13. Virtual brain mapping: Meta-analysis and visualization in functional neuroimaging

    DEFF Research Database (Denmark)

    Nielsen, Finn Årup

    automatically model and visualize several studies at once. We model a set of 3-dimensional coordinates by a voxelization step where flexible probability density models such as kernel density estimators produce a voxel-volume representation of a study, allowing us to represent all coordinate data in one single......Map database we found errors, e.g., stemming from confusion of centimeters and millimeters during entering and errors in the original article. Conditional probability density modeling also enables generation of probabilistic atlases and automatic probabilistic anatomical labeling of new coordinates...... lists. Image-based indices can be created by singular value decomposition and by matching individual volumes against eigenimages. Individual experiments, sets of experiments as well as results from meta-analyses can be rendered as glyphs, cut-planes or isosurfaces in 3-dimensional Corner Cube...

  14. Structural MRI studies of language function in the undamaged brain

    OpenAIRE

    Richardson, F. M.; Price, C.J.

    2009-01-01

    In recent years, the demonstration that structural changes can occur in the human brain beyond those associated with development, ageing and neuropathology has revealed a new approach to studying the neural basis of behaviour. In this review paper, we focus on structural imaging studies of language that have utilised behavioural measures in order to investigate the neural correlates of language skills in the undamaged brain. We report studies that have used two different techniques: voxel-bas...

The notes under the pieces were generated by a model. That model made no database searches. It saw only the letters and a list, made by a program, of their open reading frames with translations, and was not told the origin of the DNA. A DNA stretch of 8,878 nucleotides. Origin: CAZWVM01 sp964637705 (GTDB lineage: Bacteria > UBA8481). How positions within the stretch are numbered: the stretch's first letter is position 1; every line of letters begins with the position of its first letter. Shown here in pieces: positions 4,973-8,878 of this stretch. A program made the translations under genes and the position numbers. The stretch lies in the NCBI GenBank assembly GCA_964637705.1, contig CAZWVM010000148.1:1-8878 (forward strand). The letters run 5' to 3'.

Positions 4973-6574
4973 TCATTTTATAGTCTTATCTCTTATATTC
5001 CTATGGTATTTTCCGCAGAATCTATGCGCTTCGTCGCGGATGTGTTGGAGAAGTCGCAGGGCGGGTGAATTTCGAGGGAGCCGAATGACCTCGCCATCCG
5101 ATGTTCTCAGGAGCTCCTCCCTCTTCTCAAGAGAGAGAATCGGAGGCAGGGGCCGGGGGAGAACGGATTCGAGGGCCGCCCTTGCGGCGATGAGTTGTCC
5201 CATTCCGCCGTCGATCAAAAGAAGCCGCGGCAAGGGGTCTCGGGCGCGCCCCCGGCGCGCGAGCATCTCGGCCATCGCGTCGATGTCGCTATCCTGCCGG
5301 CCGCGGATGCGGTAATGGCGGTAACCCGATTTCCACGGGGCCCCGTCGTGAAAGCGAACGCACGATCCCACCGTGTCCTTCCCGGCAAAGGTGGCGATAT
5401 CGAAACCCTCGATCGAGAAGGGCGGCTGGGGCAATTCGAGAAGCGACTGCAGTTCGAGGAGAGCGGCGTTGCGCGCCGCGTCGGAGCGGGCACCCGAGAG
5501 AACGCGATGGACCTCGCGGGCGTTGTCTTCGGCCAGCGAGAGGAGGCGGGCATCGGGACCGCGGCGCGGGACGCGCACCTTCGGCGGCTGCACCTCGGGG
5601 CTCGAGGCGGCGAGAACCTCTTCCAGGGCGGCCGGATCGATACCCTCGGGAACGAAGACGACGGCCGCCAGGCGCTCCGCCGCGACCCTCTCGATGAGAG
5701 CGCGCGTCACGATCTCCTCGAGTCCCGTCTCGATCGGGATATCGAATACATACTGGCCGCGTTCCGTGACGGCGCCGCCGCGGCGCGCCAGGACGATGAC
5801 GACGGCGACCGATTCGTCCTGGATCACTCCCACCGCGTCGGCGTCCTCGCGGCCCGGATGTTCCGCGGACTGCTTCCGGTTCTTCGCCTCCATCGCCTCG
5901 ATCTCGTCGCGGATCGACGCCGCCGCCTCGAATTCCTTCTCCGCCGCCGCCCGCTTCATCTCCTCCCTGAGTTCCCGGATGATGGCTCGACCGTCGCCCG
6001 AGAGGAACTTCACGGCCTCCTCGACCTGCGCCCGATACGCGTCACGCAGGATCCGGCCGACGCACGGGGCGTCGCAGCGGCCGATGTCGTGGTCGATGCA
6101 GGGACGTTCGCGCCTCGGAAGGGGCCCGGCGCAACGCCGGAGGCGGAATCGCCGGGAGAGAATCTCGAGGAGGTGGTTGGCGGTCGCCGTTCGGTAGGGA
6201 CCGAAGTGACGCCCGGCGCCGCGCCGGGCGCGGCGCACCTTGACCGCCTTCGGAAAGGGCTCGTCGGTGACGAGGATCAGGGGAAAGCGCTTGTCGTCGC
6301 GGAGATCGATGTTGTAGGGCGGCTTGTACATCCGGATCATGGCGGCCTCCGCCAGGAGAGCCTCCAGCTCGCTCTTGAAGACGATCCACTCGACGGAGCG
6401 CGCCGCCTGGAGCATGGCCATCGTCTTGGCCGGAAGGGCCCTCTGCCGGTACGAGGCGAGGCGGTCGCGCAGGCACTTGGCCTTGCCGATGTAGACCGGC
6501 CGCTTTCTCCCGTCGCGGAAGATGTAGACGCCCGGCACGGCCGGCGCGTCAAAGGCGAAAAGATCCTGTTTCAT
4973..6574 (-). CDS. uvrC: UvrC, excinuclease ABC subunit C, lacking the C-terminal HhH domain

15. NEREC, an effective brain mapping protocol for combined language and long-term memory functions.

    Science.gov (United States)

    Perrone-Bertolotti, Marcela; Girard, Cléa; Cousin, Emilie; Vidal, Juan Ricardo; Pichat, Cédric; Kahane, Philippe; Baciu, Monica

    2015-12-01

    Temporal lobe epilepsy can induce functional plasticity in temporoparietal networks involved in language and long-term memory processing. Previous studies in healthy subjects have revealed the relative difficulty for this network to respond effectively across different experimental designs, as compared to more reactive regions such as frontal lobes. For a protocol to be optimal for clinical use, it has to first show robust effects in a healthy cohort. In this study, we developed a novel experimental paradigm entitled NEREC, which is able to reveal the robust participation of temporoparietal networks in a uniquely combined language and memory task, validated in an fMRI study with healthy subjects. Concretely, NEREC is composed of two runs: (a) an intermixed language-memory task (confrontation naming associated with encoding in nonverbal items, NE) to map language (i.e., word retrieval and lexico-semantic processes) combined with simultaneous long-term verbal memory encoding (NE items named but also explicitly memorized) and (b) a memory retrieval task of items encoded during NE (word recognition, REC) intermixed with new items. Word recognition is based on both perceptual-semantic familiarity (feeling of 'know') and accessing stored memory representations (remembering). In order to maximize the remembering and recruitment of medial temporal lobe structures, we increased REC difficulty by changing the modality of stimulus presentation (from nonverbal during NE to verbal during REC). We report that (a) temporoparietal activation during NE was attributable to both lexico-semantic (language) and memory (episodic encoding and semantic retrieval) processes; that (b) encoding activated the left hippocampus, bilateral fusiform, and bilateral inferior temporal gyri; and that (c) task recognition (recollection) activated the right hippocampus and bilateral but predominant left fusiform gyrus. The novelty of this protocol consists of (a) combining two tasks in one (language

  16. A prospective study to evaluate a new residential community reintegration programme for severe chronic brain injury: the Brain Integration Programme.

    NARCIS (Netherlands)

    Geurtsen, G.J.; Martina, J.D.; Heugten, C.M. van; Geurts, A.C.H.

    2008-01-01